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May 21, 2007


Hans Bader

I am skeptical about the Food Stamp Challenge, because I have lived on less than most food stamp recipients, without any ill-effect.

It is possible to eat well on a food-stamps budget, by using coupons, taking advantage of sales, and avoiding junk foods and expensive processed foods.

I have often spent far less on food than food stamp recipients do, and many people who receive food stamps are not that poor.

Many recipients of food stamps often spend money in ways that a truly needy person would not.

New York Governor Mario Cuomo depicted America as a Tale of Two Cities, one rich and one poor. Liberal Democrats often claim that America is less socially egalitarian than Socialist Europe.

But in reality, the poor in America are quite well-to-do compared to poor people in my wife’s native France. They are vastly more likely to own their own homes (nearly half of all Americans below the poverty line own their own home). Moreover, most Americans below the poverty line have the same sort of appliances as the rich, such as color TVs, VCRs, and stereos (which poor French households often lack).

My wife spent part of her childhood in southern France without having a bed to call her own. Such a thing would be unthinkable for most poor households in the United States.

In 1994-95, as a judicial law clerk, I spent less than $21 a week on groceries (it was around $15 a week in groceries).

I subsisted heavily on baked potatoes, milk, and 6-ounce cans of tuna (I bought 500 such tuna cans while they were on sale for 20 cents each, and filled the back of my car with them).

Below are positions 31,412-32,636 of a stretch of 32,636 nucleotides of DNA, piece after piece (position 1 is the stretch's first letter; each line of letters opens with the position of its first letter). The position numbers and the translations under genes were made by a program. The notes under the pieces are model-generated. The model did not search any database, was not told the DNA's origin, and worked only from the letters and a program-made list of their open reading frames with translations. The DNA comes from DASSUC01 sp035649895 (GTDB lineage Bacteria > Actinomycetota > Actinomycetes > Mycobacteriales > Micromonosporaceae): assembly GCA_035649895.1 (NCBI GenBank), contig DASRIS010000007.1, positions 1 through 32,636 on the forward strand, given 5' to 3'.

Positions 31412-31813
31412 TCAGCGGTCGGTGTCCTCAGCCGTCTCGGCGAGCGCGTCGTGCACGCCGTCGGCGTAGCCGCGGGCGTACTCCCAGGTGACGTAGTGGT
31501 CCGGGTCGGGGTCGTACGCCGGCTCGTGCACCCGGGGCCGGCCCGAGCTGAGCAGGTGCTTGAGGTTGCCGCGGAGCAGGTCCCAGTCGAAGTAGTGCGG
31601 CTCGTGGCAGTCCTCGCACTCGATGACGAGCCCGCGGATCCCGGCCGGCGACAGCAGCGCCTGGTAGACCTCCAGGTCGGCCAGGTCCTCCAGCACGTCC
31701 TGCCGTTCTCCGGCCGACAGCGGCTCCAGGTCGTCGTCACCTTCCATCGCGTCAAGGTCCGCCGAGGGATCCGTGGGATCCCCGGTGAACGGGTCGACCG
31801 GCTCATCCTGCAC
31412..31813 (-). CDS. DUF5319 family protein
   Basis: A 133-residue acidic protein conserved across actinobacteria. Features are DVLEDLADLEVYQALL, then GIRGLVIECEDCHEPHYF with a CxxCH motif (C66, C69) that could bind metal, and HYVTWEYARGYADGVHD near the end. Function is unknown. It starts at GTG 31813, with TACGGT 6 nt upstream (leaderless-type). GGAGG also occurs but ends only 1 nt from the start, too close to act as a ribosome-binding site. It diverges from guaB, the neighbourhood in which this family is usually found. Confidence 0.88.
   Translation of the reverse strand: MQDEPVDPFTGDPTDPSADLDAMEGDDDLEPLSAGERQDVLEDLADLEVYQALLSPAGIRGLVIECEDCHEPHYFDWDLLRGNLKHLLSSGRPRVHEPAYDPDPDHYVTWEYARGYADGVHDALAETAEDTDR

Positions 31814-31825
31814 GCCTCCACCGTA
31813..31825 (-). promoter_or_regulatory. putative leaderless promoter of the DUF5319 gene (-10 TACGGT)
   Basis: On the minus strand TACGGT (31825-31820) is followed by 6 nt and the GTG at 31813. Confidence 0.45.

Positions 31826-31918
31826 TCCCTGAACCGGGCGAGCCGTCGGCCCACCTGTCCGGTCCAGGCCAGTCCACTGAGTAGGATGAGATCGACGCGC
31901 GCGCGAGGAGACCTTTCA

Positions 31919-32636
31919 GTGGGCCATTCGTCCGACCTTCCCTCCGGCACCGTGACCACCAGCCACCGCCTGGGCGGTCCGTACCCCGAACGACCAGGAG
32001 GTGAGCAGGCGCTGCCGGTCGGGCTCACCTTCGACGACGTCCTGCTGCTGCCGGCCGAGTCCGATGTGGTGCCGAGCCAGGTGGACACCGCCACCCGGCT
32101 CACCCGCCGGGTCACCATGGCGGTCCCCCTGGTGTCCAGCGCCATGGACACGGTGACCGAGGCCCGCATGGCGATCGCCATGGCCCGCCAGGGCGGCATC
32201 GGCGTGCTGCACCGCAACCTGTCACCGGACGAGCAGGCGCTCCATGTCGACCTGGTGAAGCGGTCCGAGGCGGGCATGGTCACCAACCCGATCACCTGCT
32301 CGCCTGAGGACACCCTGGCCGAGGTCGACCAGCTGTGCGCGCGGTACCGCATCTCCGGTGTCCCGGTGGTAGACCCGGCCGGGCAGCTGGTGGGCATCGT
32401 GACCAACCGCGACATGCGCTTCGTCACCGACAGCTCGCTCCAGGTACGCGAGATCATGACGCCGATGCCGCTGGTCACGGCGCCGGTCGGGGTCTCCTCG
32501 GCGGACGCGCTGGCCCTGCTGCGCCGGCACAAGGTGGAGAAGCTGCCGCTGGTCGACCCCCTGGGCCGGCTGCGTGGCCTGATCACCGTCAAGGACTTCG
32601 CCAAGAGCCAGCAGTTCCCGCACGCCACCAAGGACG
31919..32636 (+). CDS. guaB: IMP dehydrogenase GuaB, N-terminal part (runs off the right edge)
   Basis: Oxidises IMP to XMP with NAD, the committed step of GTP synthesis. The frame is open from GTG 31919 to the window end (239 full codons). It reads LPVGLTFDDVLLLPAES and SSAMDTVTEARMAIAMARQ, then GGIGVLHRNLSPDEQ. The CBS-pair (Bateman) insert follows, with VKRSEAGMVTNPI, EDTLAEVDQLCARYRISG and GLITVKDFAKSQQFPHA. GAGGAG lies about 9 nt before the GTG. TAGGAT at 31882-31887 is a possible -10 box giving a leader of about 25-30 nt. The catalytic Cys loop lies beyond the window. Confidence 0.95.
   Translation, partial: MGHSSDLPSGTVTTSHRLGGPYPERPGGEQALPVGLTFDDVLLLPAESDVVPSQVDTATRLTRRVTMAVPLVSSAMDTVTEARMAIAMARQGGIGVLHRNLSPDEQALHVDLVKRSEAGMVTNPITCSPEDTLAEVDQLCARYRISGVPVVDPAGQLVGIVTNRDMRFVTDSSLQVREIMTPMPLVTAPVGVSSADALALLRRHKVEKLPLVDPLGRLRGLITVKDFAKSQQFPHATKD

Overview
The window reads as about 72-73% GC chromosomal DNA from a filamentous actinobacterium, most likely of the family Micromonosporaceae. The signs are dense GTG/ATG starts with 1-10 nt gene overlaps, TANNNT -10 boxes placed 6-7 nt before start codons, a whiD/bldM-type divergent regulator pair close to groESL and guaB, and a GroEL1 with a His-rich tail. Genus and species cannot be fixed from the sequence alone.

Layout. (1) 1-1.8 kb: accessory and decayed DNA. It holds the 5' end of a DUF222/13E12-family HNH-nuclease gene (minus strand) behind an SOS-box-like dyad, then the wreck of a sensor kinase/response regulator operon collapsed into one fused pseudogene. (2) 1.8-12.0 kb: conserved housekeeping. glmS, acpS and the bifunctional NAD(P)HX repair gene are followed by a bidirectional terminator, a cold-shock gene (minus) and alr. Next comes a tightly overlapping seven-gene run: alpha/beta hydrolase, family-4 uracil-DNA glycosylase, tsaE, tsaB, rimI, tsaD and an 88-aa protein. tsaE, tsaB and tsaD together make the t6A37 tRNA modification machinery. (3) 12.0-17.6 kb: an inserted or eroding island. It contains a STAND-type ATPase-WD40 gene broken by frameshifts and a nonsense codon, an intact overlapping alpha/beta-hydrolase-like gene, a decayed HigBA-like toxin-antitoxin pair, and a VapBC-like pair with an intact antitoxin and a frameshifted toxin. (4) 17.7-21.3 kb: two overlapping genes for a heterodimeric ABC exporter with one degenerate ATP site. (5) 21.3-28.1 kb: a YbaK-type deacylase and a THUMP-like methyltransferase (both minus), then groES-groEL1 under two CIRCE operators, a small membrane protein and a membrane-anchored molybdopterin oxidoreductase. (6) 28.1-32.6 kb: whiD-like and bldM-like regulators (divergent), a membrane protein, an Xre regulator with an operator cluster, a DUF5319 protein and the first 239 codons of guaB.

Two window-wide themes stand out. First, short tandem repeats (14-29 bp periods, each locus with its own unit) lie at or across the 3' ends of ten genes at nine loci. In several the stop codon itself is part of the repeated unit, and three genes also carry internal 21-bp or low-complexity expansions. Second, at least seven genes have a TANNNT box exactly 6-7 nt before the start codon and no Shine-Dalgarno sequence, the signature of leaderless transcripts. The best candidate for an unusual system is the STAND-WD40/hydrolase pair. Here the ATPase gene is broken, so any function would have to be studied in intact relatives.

By contrast, the food stamp users at the grocery stores near me don't seem to be terribly careful about money.

Food stamp users in the stores I patronize seldom use coupons, as you would expect from somone who is very short on cash.

(You can get coupons not only in daily newspapers that cost money, but also in many free newspapers, such as the Hispanic newspapers).

The few that do don't seem to use coupons in ways that maximize their value (like shopping on triple-coupon days).

Nor do they use rain checks to minimize costs.

Moreover, most food stamp users seem to be fatter than I am. While I buy cheap, healthy, quick-to-prepare potatoes and sweet potatoes for baking in the microwave, they buy more expensive, fattier processed foods, that take more time and energy to cook.

Note that half of all households that have a cash income below the poverty line own their own home, and for those that do, typically, their home has three bedrooms.

(People who live in low-living cost rural areas can be below the federal poverty line, even if they live well, because their living costs are even lower than their income, and the means-tested government welfare benefits that they receive are typically not included in income when calculating whether they are below the poverty line, especially if the welfare benefit is not in cash).

By contrast, I live in a very expensive region with high housing costs. As a result, my home has only two bedrooms, which I share with my wife and daughter (and until recently, my mother-in-law).

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